Patient B rated the colonoscopy better than Patient A even though he experienced more overall pain.

The Peak-End Rule

I always like to end my training with a good throw. I used to think of this tendancy as a superstition, but recently I have begun to think that it may actually have a real positive affect on my training, both psychological and perhaps also physical.

I’ve had this habit since I started playing other sports as a kid. In basketball, for instance, I inherited my father’s insistence of not leaving the court until I made my last shot. That’s a habit I continue today in pick-up games with friends and have carried into hammer throwing. This habit served a few purposes: it encouraged me to focus on technique if I wanted to ever leave the court and it also left me leaving with a more positive reflection on the game or practice. The same can be said with hammer throwing.

In April I read the New York Times bestseller Thinking Fast and Slow, by the Nobel Prize winner Daniel Kahneman. Kahneman is a psychologist whose research has focused on topics like the psychology of judgment and decision-making. In particular, he has identified many biases and heuristics that impact the way we think. One such heuristic is the Peak-End Rule. The rule states that how we judge experiences is largely based on how they were at their peak and at their end. For example, how we judge a practice will be affected by how far our furthest throw was and how well it ended. Numerous studies have shown this heuristic affects and will cause people to rate more painful incidents better than less painful ones.

Patient B rated the colonoscopy better than Patient A even though he experienced more overall pain.

Patient B rated the colonoscopy better than Patient A even though he experienced a longer procedure and more overall pain.

Kahneman’s book provides examples of the rule from various experiments. The most clear is one study on pain that required subject to submerge their hand in extremely cold water. First the subject would put their hand in the cold water for 60 seconds. Next, they would repeat this, and then the water temperature would be raised slightly (although remain painful) for an extra 30 seconds. The second case involved the more overall pain; it had the same amount of painful water exposure plus additional pain that was slightly less uncomfortable. However nearly every participant preferred to undergo the second case when asked which they would prefer to do again. They opted for more pain rather than less pain. Similar studies have shown procedures like colonoscopies are affected not just by how they end, but also the peaks of pain reached within it as shown in the diagram to the right.

Unfortunately I cannot find any research on this rule and its applicability to sports or training. However I think it clearly is applicable and should have us trying to end training with a good throw. First and foremost, by ensuring a good last throw, there is a higher likelyhood that the reflection of the training as a whole is better. Confidence and a positive mental state have many benefits. One is that it reduces mental stress and other worries about training; if you think everything is going well there is less to worry about. While mental stress might just seem psychological, it isn’t. I wrote last year about how stress has a measureable and strong impact on training and the body’s adaptation process. A good throw at the end of training will not give a positive outlook to a terrible training. But it could make a bad training seem just mediocre, or a mediocre training actually seem good. Even a small reduction of stress can only help.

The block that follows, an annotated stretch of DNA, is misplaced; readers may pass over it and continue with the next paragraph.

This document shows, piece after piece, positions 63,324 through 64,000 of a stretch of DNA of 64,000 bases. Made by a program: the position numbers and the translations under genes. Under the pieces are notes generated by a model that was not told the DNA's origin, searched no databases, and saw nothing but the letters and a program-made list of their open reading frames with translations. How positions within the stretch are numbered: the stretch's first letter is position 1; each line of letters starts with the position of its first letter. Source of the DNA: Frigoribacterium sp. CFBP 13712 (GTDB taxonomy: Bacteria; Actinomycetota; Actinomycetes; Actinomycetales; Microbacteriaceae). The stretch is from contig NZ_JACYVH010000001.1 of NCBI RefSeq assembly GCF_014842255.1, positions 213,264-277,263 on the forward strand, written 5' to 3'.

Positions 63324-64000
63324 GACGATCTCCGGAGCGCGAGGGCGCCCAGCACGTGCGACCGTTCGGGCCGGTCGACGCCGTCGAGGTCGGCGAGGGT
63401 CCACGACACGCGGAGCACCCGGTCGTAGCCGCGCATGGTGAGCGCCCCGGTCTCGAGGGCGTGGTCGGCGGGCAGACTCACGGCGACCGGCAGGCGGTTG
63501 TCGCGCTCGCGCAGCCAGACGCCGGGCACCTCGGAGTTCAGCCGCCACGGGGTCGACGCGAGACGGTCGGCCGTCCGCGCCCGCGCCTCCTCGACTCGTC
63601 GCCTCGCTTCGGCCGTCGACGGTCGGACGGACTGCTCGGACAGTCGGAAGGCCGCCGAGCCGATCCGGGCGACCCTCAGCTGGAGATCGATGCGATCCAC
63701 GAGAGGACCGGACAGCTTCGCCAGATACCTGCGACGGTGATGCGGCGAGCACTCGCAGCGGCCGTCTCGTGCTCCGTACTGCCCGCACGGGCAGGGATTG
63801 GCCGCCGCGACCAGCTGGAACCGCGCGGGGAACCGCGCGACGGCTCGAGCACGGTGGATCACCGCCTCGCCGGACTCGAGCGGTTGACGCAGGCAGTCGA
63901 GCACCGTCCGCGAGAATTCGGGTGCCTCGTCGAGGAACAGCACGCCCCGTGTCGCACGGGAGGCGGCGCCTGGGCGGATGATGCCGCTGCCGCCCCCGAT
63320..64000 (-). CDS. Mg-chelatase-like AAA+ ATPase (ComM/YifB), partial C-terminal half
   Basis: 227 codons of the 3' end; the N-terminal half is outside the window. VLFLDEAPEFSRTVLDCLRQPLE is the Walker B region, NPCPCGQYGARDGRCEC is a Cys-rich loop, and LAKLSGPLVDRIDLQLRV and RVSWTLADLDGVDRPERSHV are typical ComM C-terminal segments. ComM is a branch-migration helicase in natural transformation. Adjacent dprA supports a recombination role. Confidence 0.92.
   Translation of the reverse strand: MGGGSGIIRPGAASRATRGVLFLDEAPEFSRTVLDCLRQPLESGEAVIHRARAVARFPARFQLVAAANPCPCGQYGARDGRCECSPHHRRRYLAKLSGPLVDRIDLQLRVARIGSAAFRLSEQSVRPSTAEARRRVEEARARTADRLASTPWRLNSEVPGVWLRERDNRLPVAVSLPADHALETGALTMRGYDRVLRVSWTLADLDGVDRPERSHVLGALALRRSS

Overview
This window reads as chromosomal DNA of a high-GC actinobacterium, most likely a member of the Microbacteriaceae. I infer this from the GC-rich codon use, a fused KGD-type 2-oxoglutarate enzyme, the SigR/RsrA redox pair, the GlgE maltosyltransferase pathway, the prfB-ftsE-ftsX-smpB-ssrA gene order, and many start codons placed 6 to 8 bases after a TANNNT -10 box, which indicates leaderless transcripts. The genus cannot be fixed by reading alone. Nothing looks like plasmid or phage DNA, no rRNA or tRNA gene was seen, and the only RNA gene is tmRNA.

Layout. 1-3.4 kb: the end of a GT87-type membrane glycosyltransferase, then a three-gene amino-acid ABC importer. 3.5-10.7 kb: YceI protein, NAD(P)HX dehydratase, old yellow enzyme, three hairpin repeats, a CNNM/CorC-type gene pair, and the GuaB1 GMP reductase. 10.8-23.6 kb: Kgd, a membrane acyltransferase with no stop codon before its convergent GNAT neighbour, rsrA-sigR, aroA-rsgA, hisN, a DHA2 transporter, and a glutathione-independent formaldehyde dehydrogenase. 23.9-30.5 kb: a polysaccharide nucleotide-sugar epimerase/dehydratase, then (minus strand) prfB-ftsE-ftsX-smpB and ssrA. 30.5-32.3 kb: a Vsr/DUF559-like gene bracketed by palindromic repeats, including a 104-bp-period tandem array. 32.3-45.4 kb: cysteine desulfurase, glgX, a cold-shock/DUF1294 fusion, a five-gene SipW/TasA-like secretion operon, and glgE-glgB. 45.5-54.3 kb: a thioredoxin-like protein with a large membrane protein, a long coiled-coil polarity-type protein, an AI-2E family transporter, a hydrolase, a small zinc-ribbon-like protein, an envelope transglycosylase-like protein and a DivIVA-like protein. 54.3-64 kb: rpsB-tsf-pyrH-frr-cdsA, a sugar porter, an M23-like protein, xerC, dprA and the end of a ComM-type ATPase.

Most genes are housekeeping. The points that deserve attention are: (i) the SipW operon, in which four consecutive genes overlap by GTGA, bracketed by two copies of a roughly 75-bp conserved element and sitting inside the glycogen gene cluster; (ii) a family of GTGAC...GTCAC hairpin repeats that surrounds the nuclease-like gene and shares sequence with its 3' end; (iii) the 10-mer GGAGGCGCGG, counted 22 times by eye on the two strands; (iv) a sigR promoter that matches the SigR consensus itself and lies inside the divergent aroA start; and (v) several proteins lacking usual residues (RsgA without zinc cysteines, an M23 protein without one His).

I also wonder if a good throw at the end of training could have a deeper physical impact on training. Each training session leaves an imprint on the body, both physical and mental. From that imprint, the body adapts and makes changes that can be either beneficial or harmful to the athlete’s physical state or technique. This imprint is not just put there by each exercise, but it is also shaped by what happens before and after each exercise. There is no question that what you do at the start of practice can affect what happens at the end. For example, if you use up all your energy in the warm up, your throwing will not go well. But the exercises at the end of practice can also affect the imprint of what was done before them. As Bondarchuk outlined in his Transfer of Training in Sports, Volume II, strength training after throwing could affect the technical training as the brain devotes some of its limited energy to the excitation of the part of the central nervous system relating to strength training rather than technique. This thereby dampens the imprint of the technical training. It does not require a big logical leap to suggest that ending on a good throw (or throws) could dampen the impact that poor throws had on the nervous system earlier in training and therefore leave a better training imprint. Granted, this point is purely speculative, but what is there to lose? Nothing is harmed from trying to end on a good throw.

2 replies

Trackbacks & Pingbacks

  1. […] and what areas need to be looked into next. Finally, an area of interest to me is the effect of ending training on with a good throw, which was confirmed to me at a conference I attended in […]

  2. […] of my favorite books of last year was Thinking, Fast and Slow, which I discussed here. In the book Nobel Prize winner Daniel Kahneman talked about research regarding the psychology of […]

Leave a Reply

Want to join the discussion?
Feel free to contribute!

Leave a Reply

Your email address will not be published. Required fields are marked *